•  In 1991 and 1992 we have the downtrend of the small bowl.
  •  In 1993 and early 1994 we have the bottom.
  •  In latter 1994 and 1995 we have the uptrend of the small bowl.

The 1991-92 downtrend is related to the recession that helped George H.W. Bush lose the Presidency to Bill Clinton. The bottom of the bowl was a period of debt relief. The 1994-95 uptrend is evidence of the increased credit use that brought vigor to the U.S. economy for the rest of the 1990s.

There is no guarantee, of course, that the uptrend in debt service which is starting now will stick to a trend that brings vigor to the economy the way the 1994-95 uptrend did. But hey: Our bowl had its downtrend in Obama's first term. Our bowl had its bottom in the endless, listless economy of Obama's second term. And now our bowl has the start of its uptrend.

I can see the uptrend. Excel can see the uptrend. And I think you can see it, too.

Oh, and the uptrend means vigor. That's what it means.

// the Excel file

Thursday, August 25, 2016

Bezemer and Hudson, Quotable & Relevant


From Finance is Not the Economy by Dirk Bezemer and Michael Hudson:
Mathias Drehman and Mikael Juselius (2015) report that debt-service ratios are an accurate early warning signal of impending systemic banking crises, and strongly related to the size of the subsequent output losses.

Wednesday, August 24, 2016

Insanity


BBC News -- Federal Reserve 'close to meeting targets' for US economy:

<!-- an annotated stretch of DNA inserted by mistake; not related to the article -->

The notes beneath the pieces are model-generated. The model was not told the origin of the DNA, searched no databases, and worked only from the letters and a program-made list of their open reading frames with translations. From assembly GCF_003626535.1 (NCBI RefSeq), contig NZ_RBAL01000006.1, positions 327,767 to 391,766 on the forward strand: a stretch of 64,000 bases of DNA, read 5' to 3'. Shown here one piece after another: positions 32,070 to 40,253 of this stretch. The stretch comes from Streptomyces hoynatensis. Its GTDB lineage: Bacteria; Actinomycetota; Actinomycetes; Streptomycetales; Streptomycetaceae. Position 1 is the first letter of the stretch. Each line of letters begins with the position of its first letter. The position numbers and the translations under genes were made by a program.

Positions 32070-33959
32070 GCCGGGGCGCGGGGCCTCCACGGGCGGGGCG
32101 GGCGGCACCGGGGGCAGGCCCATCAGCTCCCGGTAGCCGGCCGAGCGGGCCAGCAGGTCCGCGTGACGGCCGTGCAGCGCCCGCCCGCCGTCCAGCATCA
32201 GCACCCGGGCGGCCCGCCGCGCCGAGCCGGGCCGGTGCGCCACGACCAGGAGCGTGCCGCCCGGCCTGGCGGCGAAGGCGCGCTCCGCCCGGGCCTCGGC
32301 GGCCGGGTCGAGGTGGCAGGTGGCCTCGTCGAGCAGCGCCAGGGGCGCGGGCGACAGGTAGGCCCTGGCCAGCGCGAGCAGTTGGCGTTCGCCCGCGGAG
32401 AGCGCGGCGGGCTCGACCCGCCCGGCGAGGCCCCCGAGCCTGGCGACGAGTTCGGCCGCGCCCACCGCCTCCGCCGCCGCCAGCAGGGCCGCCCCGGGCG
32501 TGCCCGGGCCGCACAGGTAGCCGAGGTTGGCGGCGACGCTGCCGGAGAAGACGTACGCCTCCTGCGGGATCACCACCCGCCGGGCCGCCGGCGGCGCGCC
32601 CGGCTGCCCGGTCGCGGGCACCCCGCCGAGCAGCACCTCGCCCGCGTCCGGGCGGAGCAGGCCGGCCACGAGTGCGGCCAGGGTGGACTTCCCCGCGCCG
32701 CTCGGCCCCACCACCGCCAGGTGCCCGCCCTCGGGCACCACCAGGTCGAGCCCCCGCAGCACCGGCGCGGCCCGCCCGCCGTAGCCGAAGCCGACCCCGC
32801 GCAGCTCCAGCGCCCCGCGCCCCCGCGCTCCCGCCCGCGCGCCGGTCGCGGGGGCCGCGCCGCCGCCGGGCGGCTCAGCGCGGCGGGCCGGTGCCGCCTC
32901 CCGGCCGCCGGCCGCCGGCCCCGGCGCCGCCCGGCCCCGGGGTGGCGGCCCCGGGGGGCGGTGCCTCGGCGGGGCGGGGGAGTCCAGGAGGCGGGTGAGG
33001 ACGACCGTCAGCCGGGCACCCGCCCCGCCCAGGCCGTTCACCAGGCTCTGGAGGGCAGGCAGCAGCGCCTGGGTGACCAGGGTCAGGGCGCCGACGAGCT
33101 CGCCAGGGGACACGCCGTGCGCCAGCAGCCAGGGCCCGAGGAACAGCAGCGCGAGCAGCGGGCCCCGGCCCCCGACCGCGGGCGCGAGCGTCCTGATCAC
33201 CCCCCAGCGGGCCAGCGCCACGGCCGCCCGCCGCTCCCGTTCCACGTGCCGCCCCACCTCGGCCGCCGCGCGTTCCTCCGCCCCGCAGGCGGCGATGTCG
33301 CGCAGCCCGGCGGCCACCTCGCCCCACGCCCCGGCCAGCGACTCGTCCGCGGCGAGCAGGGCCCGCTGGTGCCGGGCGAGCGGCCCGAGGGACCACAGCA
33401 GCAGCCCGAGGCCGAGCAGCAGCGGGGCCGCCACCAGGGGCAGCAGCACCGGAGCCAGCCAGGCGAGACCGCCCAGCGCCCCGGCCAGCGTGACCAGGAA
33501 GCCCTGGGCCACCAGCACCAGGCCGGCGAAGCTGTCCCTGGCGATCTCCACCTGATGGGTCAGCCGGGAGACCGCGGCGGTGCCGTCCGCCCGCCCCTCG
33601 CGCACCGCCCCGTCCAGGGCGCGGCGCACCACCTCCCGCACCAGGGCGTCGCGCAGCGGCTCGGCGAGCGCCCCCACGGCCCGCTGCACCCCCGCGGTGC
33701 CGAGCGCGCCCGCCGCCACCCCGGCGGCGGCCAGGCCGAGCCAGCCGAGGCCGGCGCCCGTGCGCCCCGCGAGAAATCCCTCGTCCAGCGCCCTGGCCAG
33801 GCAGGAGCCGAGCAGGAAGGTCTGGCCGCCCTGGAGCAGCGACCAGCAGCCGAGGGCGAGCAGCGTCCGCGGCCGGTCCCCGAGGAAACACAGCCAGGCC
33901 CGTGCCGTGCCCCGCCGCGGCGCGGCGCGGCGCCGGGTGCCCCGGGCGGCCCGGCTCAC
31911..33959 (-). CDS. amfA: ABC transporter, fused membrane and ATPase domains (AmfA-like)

The Federal Reserve is close to hitting its targets for US employment and 2% inflation, according to the central bank's vice chairman, Stanley Fischer.

In a speech in Colorado, the Fed's number two policymaker was upbeat about the economy's recovery and prospects.

"We are close to our targets," he said on Sunday, adding that jobs growth had been "remarkably resilient".

He did not mention interest rates, but the remarks are likely to fuel debate about when they may rise.

He did not mention interest rates, but I will: They needed interest rates low to get economic growth so they can raise interest rates and undermine the growth. This is their plan for the economy.

We have to stop thinking always in terms of interest rates. We have to find a better way to prevent inflation.

On second thought, no. We don't have to find a better way. We already have a better way to prevent inflation: Paying down debt destroys money. Paying down debt takes money out of circulation. Paying down debt is a way to prevent inflation.